The artist also declined to collaborate with another planned public art piece called “Before I Die.” But he has been working with a photographer named Jeremy Minchella, who has been documenting his works. Reached by phone, Minchella declined to comment on his work with BiP.
As of July 1, BiP was also looking for another collaborator. “Looking for a traditional oil painter to collab with on some canvas portraits. Must be a local,” he tweeted.
“Playing around with shadows on Whitney,” he wrote, after painting a stencil of an elephant on the ground so that it appears to be in a cage when light comes through nearby bars.
A week later, on July 11, he went from the ground to the roof. “Something for these high-rise office workers to spot on an Orange St. rooftop. “Two views of a city,” he posted, along with a photo of the piece on top of the Orange Street apartment building. He stenciled the painting on the side of a structure that provides roof access via stairs inside. Thick white paint splatters at the base of the painting show evidence of his presence.
The building, at 284 Orange St., is owned by the Lutheran church next door. Contacted by the Independent, parish administrator Pat Sundermann said she had no idea the building had a new mural. “Oh! I didn’t even know it was there.” She said she would be talking to the apartment building’s board of directors about what to do about it.
Last week, BiP worked on top of another structure. He said he planted pink Zinnias atop a bus station on Church Street, after seeing weeds growing there. “Hope they bloom,” he tweeted.
Three days later, BiP wrote about a failed attempt at another project. “Last night some vigilante threw a crow bar at my head (missed) after calling the cops. Already over it, just bummed that piece won’t exist.”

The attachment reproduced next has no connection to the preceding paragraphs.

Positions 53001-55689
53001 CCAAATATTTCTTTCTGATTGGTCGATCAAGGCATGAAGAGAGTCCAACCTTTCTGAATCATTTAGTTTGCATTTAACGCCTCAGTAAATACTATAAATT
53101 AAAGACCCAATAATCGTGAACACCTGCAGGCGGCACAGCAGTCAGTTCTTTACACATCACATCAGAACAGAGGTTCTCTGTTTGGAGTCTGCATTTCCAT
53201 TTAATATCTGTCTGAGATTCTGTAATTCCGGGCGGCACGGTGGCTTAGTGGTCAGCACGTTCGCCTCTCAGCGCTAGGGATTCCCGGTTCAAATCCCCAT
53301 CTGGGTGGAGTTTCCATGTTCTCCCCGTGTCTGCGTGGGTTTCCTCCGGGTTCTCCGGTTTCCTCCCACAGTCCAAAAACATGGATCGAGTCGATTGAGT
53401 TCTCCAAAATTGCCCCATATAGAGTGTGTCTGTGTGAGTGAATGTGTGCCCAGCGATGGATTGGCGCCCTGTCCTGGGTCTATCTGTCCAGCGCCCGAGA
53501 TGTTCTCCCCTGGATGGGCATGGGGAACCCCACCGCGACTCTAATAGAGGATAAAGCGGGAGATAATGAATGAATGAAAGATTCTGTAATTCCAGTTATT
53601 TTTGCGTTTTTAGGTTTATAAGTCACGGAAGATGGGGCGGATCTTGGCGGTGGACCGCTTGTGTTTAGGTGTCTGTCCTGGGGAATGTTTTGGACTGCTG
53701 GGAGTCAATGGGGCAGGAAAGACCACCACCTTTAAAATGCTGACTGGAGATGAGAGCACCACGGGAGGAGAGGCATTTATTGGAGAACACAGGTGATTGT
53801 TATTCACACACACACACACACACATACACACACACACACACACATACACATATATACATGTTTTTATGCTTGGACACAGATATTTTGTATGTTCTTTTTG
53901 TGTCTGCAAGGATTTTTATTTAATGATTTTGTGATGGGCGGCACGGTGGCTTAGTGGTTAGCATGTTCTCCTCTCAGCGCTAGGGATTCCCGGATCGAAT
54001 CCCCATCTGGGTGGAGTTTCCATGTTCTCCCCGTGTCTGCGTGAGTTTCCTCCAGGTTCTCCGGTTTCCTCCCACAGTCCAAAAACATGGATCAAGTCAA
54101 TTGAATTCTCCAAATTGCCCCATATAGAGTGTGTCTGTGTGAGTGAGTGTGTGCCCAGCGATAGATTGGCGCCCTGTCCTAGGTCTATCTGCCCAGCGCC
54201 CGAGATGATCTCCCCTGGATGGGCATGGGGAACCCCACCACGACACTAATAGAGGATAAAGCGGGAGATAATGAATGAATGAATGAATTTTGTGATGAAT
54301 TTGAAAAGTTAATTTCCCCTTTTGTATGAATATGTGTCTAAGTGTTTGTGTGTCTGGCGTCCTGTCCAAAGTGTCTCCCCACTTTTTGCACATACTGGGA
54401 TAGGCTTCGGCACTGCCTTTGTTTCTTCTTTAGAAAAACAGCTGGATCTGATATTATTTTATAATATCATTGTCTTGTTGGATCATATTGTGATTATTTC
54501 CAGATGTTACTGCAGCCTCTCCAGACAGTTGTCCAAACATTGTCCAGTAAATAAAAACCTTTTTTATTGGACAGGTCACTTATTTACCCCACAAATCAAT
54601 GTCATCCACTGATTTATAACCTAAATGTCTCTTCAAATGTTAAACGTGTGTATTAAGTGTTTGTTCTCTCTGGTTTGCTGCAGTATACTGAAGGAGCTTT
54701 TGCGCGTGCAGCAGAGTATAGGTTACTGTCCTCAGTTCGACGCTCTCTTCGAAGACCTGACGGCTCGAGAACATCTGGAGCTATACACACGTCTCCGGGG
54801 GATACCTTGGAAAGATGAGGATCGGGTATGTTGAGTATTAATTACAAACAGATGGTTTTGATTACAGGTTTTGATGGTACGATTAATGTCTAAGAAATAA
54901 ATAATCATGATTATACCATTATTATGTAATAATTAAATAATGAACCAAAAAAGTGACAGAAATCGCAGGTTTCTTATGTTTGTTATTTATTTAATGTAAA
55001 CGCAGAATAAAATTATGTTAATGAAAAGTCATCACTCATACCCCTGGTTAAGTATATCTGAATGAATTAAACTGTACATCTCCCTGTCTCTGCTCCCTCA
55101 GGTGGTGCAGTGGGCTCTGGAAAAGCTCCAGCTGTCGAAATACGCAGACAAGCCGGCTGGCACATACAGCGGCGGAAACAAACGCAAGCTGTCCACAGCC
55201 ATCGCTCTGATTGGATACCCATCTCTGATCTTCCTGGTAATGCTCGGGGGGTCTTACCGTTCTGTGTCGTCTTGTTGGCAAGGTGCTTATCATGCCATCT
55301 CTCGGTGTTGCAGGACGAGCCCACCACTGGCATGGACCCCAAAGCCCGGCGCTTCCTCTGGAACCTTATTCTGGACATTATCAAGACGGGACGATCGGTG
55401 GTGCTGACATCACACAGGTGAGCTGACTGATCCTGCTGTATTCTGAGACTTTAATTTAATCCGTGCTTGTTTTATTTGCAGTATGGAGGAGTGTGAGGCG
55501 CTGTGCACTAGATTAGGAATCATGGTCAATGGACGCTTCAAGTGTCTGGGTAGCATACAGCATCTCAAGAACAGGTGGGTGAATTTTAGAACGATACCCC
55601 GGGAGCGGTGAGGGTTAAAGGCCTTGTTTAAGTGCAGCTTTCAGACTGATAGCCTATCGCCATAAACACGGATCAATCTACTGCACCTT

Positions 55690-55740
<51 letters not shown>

Most recently, BiP offered a rare glimpse of his work outside of New Haven, showing a photo of a piece in a “bombed-out Brooklyn factory.” BiP practices “traditional graffiti” in New York and does “non-traditional pieces” in New Haven, according to a man named Neils who has acted as an intermediary for BiP in the past.
The piece, labeled “The Compassion Iceberg,” shows that peoples’ lives are much more than what they appear. “How I try to think about other people,” BiP tweeted.
BiP offered another glimpse into his psyche in a July 16, a few days before someone threw the crowbar at him: “Hate on graffiti, my style, my subjects, my ideas, my life, or whatever else you want, but make no mistake: I love New Haven. All of it.”
Tags: Believe In People
Post a Comment
KUDOS TO YOU BIP!!! For your philosophy and its non verbal clarity, I salute you.This article goes under my favorite heading:” Sure Could Use a Little Good News Today”. Crowbar knucklehead is likely not a supporter of the arts- paradoxically, the type of person your art reaches out to, to start an internal dialogue. There’s something about New Haven that is tres cool. I live in Cornwall - we support our artists. We have strict zoning, but we love mobiles hanging from trees, and huge sculptures on the lawn. You go BIP
The best works come out of New York.
Keith Haring Pop Shop.
This is yet another reason why I love New Haven. Thanks BIP - your work is truly exciting! Hope to see more of it in the future!
I hope the good folks at the Emerson apartment building will leave the mural up!
TO THE EMERSON APARTMENTS BOARD:
Keep it. Keep it. Keep it. Keep it. Keep it.
This is organic New Haven art and deserves to be protected. I wish there was a way I could buy this from you. Would be proud to have something like this on my building. Truly special.
posted by: NewHavenJude on July 26, 2012 2:34pm
Beautiful art & a beautiful message! Please do NOT destroy it.